On Thursday, June 6, the Sabathani Community Center in South Minneapolis hosted the One MPLS Mayoral Forum, giving candidate hopefuls the opportunity to address the questions and concerns of members of Minneapolis’ communities of color. Questions were collected from the audience before the start of the forum, and the candidates were randomly selected to answer each question. While it is assumed that the participants in the forum were made aware of the forum’s overriding theme, because of the candidates’ constant inability or unwillingness to directly answer questions posed to them it would not be hard to believe otherwise. The auditorium in the Sabathani Community Center was packed with a diverse crowd of community activists, politically active young people, and concerned citizens eager to hear what the people vying to become the next mayor of Minneapolis had to say. Mayoral candidates Mark Andrew, Jackie Cherryhomes, Betsy Hodges, Tony Lane, Doug Mann, Don Samuels, Gary Schiff, and Jim Thomas faced the 500-plus people in attendance and their questions that centered on addressing issues facing communities of color. Continue Reading →

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Community involvement now emphasized in Mpls Park Board planning

 

 

By Jamal Denman

Online Editor

 

Over the years, the Minneapolis Park and Recreation Board (MPRB) has had its fair share of critics. Often the criticism has come from residents concerned about the amount of effort the Board and its members have put into providing resources to the community and maintaining park grounds and facilities. Some such critical sentiments were recently expressed in a story published in the MSR (“Youth sports build more than just muscle,” April 4, 2013), where youth sports coach and community leader Laverne Turner questioned if the MPRB’s actions were matching up with their claims of providing extensive programs and activities for youth. MPRB Communications and Marketing Manager Dawn Sommers agrees with Director of Recreation Centers and Programs Al Bangoura that such concerns were warranted some years ago. “We saw the story…and we appreciate [and] we understand his [Turner’s] criticism of the time,” said Sommers. Continue Reading →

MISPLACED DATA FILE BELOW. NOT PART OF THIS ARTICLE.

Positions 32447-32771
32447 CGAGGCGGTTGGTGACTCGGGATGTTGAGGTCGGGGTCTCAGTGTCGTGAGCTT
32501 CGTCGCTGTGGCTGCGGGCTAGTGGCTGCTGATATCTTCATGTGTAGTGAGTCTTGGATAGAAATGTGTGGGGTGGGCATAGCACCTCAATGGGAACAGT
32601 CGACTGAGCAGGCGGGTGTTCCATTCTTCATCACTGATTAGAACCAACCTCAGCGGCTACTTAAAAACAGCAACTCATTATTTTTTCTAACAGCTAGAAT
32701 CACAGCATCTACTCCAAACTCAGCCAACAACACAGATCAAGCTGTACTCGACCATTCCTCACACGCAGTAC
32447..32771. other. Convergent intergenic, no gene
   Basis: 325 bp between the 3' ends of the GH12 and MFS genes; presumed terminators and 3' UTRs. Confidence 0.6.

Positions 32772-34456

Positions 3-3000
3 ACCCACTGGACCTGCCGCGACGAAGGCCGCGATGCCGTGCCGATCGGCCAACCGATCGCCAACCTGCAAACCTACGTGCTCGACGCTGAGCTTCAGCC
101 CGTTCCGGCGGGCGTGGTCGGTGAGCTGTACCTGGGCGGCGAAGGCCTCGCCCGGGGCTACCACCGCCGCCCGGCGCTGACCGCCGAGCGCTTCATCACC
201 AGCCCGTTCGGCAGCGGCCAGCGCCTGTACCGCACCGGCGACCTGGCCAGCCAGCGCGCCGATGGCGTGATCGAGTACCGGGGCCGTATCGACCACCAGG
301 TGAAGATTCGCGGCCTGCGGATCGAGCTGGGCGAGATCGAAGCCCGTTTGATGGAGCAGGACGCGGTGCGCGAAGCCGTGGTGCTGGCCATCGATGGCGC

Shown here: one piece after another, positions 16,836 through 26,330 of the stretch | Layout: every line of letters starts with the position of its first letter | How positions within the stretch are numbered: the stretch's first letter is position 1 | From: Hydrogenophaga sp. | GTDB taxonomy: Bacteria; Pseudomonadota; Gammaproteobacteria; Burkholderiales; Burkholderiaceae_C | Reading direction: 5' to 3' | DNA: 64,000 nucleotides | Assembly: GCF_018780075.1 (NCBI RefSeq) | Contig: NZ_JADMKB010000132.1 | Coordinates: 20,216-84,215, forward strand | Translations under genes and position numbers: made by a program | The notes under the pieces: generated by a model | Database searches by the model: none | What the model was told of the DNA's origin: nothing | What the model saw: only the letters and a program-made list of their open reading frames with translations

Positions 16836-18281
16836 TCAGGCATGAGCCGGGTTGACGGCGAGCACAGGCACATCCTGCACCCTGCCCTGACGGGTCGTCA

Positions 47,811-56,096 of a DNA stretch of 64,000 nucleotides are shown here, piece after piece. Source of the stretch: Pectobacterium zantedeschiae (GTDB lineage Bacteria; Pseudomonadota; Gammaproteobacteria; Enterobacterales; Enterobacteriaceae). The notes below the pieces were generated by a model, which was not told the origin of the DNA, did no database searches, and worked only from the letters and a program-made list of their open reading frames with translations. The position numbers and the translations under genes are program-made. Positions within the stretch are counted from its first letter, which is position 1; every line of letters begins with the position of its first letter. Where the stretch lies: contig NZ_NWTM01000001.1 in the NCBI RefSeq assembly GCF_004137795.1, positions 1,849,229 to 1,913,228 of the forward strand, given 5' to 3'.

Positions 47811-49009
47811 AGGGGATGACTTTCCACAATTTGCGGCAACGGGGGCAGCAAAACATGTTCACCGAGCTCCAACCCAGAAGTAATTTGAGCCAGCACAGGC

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Up-and-coming playwright Junauda Petrus shows There Are Other Worlds

 

 

By Jamal Denman

Online Editor

 

Junauda Petrus had been living in New York when she was initially inspired to begin the creative process of writing and developing the concept for the gripping play entitled There Are Other Worlds.  Her original idea for the performance, which sold out each night of its four-night run, was a little different than the work which was presented at the Open Eye Figure Theatre in Minneapolis April 25-28, 2013. At first Petrus just “wanted to do an aerial performance piece featuring all Black women” and combine those elements with “poetry vignettes,” and was inspired by Ntozake Shange’s For Colored Girls Who Have Considered Suicide When the Rainbow is Enuf. But during the creative process, the concept eventually transformed into a powerful and poignant story that touched on a number of topics considered taboo, such as the treatment of Black women, rape, murder, and the prison industrial complex in the United States. One element of the original concept that remained was the aerial performance, something Petrus wanted to exhibit. She describes aerial performance as “a circus art that deals with hanging apparatuses,” where acrobatic movements are incorporated with the use of materials hung from the ceiling. Continue Reading →

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Mpls to build 100 green homes on city’s North Side